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BRCA1 Inhibition of Estrogen Receptor Signaling in Transfected Cells

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Science  21 May 1999:
Vol. 284, Issue 5418, pp. 1354-1356
DOI: 10.1126/science.284.5418.1354

Abstract

Mutations of the breast cancer susceptibility gene BRCA1confer increased risk for breast, ovarian, and prostatic cancers, but it is not clear why the mutations are associated with these particular tumor types. In transient transfection assays, BRCA1 was found to inhibit signaling by the ligand-activated estrogen receptor (ER-α) through the estrogen-responsive enhancer element and to block the transcriptional activation function AF-2 of ER-α. These results raise the possibility that wild-type BRCA1 suppresses estrogen-dependent transcriptional pathways related to mammary epithelial cell proliferation and that loss of this ability contributes to tumorigenesis.

Germ line mutations of theBRCA1 gene (17q21) (1) account for 40% to 50% of hereditary breast cancers and confer increased risk for ovarian and prostatic cancers (2). The BRCA1 gene encodes an 1863-amino acid protein with a highly conserved NH2-terminal RING finger domain and a COOH-terminal acidic transcriptional activation domain (1, 3). The product of theBRCA1 gene is a 220-kD nuclear phosphoprotein (4) that has been implicated in regulation of cell proliferation, cell cycle progression (4, 5), apoptosis induction (6, 7), and DNA repair and recombination (7, 8). These functions of BRCA1have been observed in various human epithelial cancer cell types and mouse fibroblasts and do not explain the association ofBRCA1 mutations with specific tumor types, such as breast cancer. Estrogen stimulation of mammary epithelia is thought to be a major factor in promoting development of breast cancer, probably through the expansion of previously initiated mammary epithelial cell clones (9). Thus, we hypothesized that BRCA1 protein might function, in part, to regulate the cellular response to estrogen.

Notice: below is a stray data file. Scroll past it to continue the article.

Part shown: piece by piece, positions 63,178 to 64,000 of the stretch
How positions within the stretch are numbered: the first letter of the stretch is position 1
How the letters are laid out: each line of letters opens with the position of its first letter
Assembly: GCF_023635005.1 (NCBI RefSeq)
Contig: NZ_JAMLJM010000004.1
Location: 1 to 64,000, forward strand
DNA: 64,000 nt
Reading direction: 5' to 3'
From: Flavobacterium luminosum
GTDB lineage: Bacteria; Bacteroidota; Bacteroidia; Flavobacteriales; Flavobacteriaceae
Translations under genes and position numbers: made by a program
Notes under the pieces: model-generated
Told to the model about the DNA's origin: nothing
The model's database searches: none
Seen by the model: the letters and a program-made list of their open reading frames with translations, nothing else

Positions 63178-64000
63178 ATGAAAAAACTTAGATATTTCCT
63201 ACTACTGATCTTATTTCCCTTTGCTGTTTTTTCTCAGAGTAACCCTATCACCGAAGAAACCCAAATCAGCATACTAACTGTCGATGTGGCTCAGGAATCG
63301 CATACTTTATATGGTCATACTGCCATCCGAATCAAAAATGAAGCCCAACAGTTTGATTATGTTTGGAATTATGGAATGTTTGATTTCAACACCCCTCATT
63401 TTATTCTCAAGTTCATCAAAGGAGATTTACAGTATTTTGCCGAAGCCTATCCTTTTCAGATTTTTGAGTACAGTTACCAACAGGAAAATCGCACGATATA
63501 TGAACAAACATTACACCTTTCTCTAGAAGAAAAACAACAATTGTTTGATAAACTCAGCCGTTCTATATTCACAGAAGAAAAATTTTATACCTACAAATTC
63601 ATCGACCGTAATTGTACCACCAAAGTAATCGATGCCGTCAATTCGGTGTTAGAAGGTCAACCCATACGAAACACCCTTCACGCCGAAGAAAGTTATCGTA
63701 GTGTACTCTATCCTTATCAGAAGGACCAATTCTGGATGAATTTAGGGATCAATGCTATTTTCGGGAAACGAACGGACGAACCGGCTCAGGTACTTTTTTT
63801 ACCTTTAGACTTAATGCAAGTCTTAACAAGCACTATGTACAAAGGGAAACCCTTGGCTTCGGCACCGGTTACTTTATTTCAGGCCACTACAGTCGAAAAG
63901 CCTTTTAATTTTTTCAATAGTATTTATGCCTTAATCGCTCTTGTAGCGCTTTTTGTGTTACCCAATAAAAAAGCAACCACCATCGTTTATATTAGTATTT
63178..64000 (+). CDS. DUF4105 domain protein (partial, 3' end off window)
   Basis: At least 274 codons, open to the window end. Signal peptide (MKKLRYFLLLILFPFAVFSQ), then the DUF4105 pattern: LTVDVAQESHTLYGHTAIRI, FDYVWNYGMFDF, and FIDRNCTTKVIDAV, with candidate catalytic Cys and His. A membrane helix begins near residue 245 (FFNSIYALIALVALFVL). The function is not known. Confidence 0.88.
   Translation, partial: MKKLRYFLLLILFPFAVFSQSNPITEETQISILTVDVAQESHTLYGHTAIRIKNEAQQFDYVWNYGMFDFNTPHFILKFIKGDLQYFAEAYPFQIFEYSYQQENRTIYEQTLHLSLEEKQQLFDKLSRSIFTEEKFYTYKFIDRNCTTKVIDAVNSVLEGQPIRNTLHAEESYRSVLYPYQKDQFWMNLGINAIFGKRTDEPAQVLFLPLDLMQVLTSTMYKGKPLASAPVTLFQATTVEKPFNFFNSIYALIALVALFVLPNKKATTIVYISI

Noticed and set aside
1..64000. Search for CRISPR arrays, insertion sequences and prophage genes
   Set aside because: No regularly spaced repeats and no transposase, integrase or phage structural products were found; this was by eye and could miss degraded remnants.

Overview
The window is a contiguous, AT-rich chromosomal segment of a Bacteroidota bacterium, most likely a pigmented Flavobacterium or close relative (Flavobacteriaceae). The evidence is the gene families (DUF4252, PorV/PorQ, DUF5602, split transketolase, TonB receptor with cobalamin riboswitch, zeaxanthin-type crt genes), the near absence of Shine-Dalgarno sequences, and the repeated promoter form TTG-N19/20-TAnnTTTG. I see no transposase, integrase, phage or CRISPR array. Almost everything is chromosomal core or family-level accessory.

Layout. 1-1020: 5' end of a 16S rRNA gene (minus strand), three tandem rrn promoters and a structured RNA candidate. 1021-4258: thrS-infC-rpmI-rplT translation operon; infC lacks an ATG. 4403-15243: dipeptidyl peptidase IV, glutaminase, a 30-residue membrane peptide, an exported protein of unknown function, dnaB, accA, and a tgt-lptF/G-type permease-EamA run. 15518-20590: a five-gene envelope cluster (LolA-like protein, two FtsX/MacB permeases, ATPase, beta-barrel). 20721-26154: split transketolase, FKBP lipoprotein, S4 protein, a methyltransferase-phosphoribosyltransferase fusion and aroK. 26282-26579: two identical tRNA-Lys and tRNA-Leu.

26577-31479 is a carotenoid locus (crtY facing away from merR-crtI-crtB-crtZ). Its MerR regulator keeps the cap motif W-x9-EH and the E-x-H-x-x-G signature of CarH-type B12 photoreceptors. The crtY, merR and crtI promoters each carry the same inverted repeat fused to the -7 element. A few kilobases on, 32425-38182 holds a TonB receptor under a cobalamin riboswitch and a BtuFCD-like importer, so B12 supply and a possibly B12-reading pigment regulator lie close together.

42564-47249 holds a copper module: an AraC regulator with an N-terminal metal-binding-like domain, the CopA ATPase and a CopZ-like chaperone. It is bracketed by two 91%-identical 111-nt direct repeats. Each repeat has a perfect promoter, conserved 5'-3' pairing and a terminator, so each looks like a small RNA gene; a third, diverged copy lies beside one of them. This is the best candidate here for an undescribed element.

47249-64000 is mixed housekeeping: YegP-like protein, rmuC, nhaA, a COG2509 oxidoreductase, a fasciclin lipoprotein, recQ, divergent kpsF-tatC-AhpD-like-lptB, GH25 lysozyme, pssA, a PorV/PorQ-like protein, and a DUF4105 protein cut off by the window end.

Estrogen responses are mediated by two closely related members of the nuclear receptor family of ligand-activated transcription factors, ER-α and ER-β [reviewed in (10)]. The 66-kD ER-α, the major estrogen receptor of mammary epithelia, contains NH2- and COOH-terminal transcriptional activation functions (AF-1 and AF-2, respectively), a DNA binding domain, a ligand binding domain associated with AF-2, and a cofactor binding domain. Estrogens bind and activate cytoplasmic ER-α, which translocates to the nucleus, dimerizes, binds to estrogen-responsive enhancer elements (EREs), and activates transcription. ER-α activation requires a ligand and cofactor-dependent conformational change that allows interaction between AF-1 and AF-2 and recruitment of coactivator proteins. These coactivators link ER-α to the basal transcriptional machinery and convert chromatin to the active state by histone acetylation.

To assess the effect of BRCA1 on estrogen response, we measured the ability of the BRCA1 gene to modulate the transcriptional activity of ER-α in transient transfection assays. Human prostate cancer cell line DU-145 lacks ER-α, but, when supplied with exogenous ER-α, these cells became competent for estrogenic signaling, as demonstrated by estradiol (E2)-stimulated activation of estrogen-responsive reporter ERE-TK-Luc (Fig. 1A). Cotransfection of a wild-typeBRCA1 gene (wtBRCA1) abolished activation of this reporter in a dose-dependent fashion, whereas empty BRCA1vector (pcDNA3) had little or no effect on reporter activity (Fig. 1A). Equally strong inhibition of ER-α signaling by wtBRCA1 was observed in breast cancer cell line T47D, in two other human breast cancer cell lines (MCF-7 and MDA-MB-231), and in two other human prostate cancer cell lines (LNCaP and TsuPr-1) (Fig. 1, A and B). However, three human cervical cancer cell lines showed relatively weak inhibition of ER-α signaling by wtBRCA1: E2-stimulated reporter activity in the presence of wtBRCA1 was about 40% to 50% that in the presence of empty vector (Fig. 1B).

Figure 1